As a proud founding member of the Forum, the Cook Islands has always taken the view that we are stronger together” says Prime Minister Mark Brown.
Brown made the comments as Forum leaders celebrated the 50 years of the Pacific Islands Forum last week.
The retreat chaired by Fiji’s Prime Minister Voreqe Bainimarama last Friday was attended by Forum leaders including Nauru President Lionel Aingimea from the Micronesia subregion.
“This 50th Anniversary and the unprecedented challenges amidst COVID-19 global impact require elevated levels of regional co-operation and I look forward to working closely with the Forum Chair Fiji, my colleague Forum leaders and the Secretariat in the months ahead as we recalibrate our regional priorities and elevate efforts to support our individual health and economic recoveries,” said PM Brown.
In discussing regional COVID response, Leaders emphasised the importance of ensuring the timely and affordable distribution of safe and effective COVID-19 treatments and vaccines to all Pacific peoples to mitigate health concerns, improve their wellbeing and support economic recovery.
Forum Leaders underscored the threat posed by the Delta variant and its impact on several member countries while emphasising the importance of timely and affordable COVID-19 vaccination roll-out, vaccine certification for the reopening borders and utilization of the existing Pacific Humanitarian Pathway on COVID-19 to support all Members recovery plans.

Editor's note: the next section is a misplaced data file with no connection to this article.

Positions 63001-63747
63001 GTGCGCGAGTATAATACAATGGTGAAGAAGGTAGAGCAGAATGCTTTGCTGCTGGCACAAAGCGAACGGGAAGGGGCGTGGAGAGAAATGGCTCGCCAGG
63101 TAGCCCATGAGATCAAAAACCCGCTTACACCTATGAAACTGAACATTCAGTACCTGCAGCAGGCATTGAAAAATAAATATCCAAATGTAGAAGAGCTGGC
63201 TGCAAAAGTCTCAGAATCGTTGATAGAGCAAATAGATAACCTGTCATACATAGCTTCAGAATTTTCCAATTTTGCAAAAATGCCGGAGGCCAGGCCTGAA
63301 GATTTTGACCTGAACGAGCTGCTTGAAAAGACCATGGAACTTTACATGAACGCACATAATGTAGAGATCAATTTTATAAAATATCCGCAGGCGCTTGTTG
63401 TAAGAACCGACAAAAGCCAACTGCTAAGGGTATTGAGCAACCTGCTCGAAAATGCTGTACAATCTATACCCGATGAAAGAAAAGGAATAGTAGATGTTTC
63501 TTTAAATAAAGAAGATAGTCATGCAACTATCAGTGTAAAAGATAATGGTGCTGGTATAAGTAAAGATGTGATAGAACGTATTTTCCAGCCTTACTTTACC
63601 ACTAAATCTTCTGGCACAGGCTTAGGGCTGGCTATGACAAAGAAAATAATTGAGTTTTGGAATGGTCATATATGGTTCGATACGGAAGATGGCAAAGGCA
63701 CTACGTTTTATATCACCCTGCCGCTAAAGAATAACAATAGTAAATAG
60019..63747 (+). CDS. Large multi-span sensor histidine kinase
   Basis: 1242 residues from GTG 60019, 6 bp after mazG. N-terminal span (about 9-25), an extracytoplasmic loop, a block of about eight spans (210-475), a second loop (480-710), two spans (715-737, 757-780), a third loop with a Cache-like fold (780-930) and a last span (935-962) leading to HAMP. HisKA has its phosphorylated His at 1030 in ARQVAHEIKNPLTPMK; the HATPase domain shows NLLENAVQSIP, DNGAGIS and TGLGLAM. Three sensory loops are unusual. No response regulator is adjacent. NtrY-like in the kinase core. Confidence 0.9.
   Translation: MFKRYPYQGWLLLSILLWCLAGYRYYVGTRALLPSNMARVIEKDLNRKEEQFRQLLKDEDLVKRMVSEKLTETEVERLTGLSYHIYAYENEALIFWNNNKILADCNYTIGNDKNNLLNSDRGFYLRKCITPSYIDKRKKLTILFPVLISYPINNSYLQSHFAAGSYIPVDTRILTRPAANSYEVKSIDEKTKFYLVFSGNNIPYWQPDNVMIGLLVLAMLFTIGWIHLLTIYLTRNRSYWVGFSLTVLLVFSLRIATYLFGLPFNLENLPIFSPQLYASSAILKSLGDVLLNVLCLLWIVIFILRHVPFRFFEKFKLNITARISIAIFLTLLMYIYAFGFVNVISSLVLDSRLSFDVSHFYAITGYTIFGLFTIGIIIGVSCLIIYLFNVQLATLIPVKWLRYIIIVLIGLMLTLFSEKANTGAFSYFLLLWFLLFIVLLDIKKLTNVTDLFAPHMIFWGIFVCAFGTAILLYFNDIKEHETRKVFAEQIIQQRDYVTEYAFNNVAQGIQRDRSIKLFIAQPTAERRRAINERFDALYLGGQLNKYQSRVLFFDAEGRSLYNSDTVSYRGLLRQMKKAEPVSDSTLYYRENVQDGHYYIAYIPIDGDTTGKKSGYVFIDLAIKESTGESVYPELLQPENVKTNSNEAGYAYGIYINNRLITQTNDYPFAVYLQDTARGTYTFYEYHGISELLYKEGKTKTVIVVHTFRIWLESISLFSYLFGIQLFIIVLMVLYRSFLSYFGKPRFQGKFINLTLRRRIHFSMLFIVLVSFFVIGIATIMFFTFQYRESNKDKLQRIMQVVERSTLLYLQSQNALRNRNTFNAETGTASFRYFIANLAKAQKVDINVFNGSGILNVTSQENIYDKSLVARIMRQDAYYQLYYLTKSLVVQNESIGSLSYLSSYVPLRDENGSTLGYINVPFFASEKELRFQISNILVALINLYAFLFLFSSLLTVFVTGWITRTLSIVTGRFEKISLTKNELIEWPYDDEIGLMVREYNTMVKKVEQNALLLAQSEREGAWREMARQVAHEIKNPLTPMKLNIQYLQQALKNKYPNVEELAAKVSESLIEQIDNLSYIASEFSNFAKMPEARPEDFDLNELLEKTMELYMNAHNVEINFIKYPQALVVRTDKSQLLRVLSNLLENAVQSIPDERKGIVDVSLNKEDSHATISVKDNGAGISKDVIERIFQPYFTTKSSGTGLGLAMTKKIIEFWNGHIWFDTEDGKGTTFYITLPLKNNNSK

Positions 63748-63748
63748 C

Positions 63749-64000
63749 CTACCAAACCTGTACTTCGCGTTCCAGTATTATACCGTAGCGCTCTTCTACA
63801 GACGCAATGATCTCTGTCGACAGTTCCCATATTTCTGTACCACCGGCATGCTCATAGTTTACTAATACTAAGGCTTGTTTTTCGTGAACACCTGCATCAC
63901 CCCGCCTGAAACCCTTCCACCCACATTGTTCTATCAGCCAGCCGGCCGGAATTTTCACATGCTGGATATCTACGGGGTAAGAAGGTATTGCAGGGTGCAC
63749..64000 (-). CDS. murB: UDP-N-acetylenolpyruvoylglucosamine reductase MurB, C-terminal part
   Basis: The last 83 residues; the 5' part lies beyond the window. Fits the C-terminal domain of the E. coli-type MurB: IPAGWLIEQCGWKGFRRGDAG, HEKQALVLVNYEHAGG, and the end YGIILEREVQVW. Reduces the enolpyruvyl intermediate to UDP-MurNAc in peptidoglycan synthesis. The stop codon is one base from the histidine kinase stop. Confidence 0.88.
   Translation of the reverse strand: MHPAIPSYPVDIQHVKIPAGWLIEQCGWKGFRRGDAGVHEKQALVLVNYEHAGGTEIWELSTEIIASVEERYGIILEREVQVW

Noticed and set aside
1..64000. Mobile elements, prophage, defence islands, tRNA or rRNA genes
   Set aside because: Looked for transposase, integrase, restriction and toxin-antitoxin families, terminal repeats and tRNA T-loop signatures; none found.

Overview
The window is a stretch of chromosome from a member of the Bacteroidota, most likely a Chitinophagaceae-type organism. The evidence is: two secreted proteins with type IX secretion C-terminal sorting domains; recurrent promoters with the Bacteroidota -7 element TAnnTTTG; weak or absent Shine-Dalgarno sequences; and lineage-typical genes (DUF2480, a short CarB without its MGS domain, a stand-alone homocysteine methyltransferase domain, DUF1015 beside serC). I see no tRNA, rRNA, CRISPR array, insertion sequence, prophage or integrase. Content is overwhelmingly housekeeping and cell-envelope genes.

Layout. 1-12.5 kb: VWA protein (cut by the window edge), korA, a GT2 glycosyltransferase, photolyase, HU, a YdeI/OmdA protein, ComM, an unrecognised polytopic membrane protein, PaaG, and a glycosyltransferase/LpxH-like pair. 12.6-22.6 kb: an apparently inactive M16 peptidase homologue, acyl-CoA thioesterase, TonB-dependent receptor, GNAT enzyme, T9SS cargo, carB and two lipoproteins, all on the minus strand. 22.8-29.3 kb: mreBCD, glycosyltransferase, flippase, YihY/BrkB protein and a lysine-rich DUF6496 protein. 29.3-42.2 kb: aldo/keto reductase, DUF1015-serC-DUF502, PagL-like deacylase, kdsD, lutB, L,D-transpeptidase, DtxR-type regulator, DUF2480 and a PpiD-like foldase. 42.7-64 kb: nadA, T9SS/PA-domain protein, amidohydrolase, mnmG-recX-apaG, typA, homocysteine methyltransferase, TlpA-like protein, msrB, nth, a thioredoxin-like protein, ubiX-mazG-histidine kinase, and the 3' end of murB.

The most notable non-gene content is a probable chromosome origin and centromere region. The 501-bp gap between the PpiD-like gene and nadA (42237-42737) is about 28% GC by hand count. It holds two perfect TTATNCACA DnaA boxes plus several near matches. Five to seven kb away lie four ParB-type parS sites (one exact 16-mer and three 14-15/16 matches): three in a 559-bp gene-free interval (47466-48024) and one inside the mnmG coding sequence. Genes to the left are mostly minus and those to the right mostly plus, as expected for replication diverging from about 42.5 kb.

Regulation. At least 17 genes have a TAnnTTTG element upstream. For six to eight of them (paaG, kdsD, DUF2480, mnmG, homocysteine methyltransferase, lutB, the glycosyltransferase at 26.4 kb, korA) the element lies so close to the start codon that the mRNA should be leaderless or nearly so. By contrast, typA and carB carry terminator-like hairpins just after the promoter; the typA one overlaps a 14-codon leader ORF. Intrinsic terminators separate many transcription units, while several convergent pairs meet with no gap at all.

Leaders committed collectively to ensure comprehensive vaccination coverage target of 80% of the eligible population for the Pacific region by the first quarter of 2022 and acknowledged the invaluable and ongoing support of Australia, New Zealand and other development partners in ensuring Pacific access to COVID-19 vaccines.
Leaders also discussed threats to maritime zones.
“I particularly welcome our Declaration of Preserving Maritime Zones in the face of Climate change-related sea level rise”, said Prime Minister Brown.
“Our ocean resources, as demarcated by our territorial boundaries are fundamental to our national security. This Declaration by our 18-member Forum Family is our collective interpretation of the United Nations Convention on the Law of the Sea (UNCLOS) maritime zones provisions and strengthens our individual and collective efforts to preserve our existing boundaries against the threat of sea-level rise,” he said.
The Ministry of Foreign Affairs and Immigration continues to lead Cook Islands international engagement on maritime boundaries related issues. This most recent Maritime Zones declaration by the PIF provides a strong basis for Forum engagement, visibility, advocacy on maritime zones at the global level including at the upcoming UN General Assembly and COP26 negotiations scheduled for 12 November 2021.
Retreat discussions also included the commemoration of the 50th Anniversary of the establishment of the Pacific Island Forum focusing on the theme of “Forum-Security and Prosperity in Unity”.
Amongst the successes of regional efforts over the last 50 years, Leaders reflected on support towards self-determination and statehood of PIF members; the assertion of Pacific interests in the shaping of the 1982 UN Convention on the Law of the Sea (UNCLOS); the establishment of a Nuclear Free Zone in the Pacific through the 1985 Treaty of Rarotonga; the proactive institution of oceans governance measures at all levels to protect the health and resilience of the oceans and its resources, gaining recognition as leaders in oceans governance; the establishment of dedicated regional agencies for fisheries and the environment; strengthening regional security through the 2000 Biketawa Declaration and the 2018 Boe Declaration; the common advancement of economic and trade interests within the region and further abroad; and global advocacy on climate change culminating in our positioning within the Paris Agreement.
SOURCE: PACNEWS/COOKS FOREIGN MINISTRY